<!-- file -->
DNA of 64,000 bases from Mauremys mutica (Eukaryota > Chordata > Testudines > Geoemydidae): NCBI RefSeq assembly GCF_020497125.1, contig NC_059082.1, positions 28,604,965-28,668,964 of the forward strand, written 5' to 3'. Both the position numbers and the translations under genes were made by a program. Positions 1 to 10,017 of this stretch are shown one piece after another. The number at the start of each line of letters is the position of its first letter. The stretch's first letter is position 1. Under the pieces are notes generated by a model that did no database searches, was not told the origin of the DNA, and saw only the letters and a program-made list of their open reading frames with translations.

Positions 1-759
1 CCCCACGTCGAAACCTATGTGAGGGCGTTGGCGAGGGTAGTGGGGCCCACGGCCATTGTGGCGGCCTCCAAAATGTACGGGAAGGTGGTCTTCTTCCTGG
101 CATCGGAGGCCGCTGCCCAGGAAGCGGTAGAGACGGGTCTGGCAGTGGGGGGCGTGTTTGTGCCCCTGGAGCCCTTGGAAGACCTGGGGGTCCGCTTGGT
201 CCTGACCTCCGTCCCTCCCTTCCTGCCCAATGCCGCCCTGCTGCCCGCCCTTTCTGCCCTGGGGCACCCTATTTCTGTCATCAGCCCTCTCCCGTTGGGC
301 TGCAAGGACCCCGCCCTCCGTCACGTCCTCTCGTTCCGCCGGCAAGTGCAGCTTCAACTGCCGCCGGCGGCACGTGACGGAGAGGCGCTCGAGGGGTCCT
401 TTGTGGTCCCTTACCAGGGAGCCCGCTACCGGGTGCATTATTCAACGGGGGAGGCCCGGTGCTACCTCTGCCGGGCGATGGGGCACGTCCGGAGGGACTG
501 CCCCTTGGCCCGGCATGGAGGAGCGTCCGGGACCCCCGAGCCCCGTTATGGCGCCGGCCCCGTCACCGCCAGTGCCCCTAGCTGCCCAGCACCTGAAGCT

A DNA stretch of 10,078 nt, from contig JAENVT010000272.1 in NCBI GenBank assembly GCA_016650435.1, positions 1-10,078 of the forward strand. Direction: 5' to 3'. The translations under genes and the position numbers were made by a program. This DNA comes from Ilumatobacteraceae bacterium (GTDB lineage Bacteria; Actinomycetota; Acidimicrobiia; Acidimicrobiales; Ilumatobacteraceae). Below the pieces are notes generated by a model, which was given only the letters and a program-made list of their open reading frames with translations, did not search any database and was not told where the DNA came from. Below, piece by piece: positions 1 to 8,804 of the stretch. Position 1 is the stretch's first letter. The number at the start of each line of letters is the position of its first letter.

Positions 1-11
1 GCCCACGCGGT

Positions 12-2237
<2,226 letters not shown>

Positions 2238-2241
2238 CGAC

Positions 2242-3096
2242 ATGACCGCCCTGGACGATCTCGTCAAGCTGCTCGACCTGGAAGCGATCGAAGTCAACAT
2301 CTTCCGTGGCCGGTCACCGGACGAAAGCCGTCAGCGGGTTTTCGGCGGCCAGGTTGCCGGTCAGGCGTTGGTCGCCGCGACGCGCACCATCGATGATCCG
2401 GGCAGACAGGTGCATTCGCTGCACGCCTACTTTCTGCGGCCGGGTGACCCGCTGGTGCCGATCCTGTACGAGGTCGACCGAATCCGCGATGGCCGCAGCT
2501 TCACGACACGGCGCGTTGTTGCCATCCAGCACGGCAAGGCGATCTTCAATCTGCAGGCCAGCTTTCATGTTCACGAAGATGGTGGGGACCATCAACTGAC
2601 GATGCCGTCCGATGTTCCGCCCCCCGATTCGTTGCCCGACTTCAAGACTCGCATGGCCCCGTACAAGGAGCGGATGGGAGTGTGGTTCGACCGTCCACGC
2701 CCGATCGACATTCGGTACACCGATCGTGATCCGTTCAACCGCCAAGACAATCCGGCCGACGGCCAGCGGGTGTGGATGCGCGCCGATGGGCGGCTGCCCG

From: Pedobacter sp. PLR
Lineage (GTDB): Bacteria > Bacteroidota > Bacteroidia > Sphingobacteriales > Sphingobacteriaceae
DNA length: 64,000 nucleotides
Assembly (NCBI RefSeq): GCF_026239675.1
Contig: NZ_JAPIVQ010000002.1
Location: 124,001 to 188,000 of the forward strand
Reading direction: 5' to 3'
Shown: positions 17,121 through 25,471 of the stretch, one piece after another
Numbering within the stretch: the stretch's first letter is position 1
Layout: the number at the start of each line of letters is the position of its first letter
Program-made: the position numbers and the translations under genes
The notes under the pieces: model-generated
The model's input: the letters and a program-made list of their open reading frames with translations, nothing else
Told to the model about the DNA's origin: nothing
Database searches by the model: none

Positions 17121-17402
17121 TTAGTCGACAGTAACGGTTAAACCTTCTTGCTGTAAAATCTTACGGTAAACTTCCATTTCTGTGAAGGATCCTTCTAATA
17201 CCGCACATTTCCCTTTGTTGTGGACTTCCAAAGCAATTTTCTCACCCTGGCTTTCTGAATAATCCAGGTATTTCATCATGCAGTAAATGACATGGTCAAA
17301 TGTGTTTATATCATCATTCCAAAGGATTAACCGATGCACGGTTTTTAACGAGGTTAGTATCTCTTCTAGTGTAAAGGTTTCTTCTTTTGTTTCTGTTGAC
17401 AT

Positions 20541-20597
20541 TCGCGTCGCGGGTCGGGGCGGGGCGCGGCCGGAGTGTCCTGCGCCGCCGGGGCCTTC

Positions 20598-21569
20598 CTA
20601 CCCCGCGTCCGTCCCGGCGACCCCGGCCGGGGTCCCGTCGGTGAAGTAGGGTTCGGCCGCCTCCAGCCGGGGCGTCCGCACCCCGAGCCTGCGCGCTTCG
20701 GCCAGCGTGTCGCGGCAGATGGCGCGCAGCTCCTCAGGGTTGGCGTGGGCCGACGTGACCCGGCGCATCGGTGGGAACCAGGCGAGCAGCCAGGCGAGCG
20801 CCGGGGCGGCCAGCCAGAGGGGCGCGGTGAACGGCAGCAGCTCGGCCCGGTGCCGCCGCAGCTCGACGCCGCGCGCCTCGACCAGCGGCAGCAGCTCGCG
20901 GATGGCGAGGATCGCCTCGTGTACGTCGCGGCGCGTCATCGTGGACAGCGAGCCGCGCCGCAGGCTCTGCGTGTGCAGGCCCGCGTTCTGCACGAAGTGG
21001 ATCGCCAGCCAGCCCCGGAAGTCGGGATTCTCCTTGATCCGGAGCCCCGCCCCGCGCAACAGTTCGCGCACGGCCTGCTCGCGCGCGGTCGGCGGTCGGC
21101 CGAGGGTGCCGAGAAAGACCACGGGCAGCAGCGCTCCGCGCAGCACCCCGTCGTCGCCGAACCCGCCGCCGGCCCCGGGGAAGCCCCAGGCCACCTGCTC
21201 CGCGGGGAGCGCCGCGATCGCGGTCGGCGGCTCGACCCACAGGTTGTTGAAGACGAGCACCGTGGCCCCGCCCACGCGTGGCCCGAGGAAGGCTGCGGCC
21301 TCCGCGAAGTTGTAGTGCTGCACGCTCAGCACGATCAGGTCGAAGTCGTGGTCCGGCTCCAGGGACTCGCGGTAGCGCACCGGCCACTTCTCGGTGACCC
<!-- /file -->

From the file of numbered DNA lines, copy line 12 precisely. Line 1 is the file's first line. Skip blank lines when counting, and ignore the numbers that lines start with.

Positions 12-2237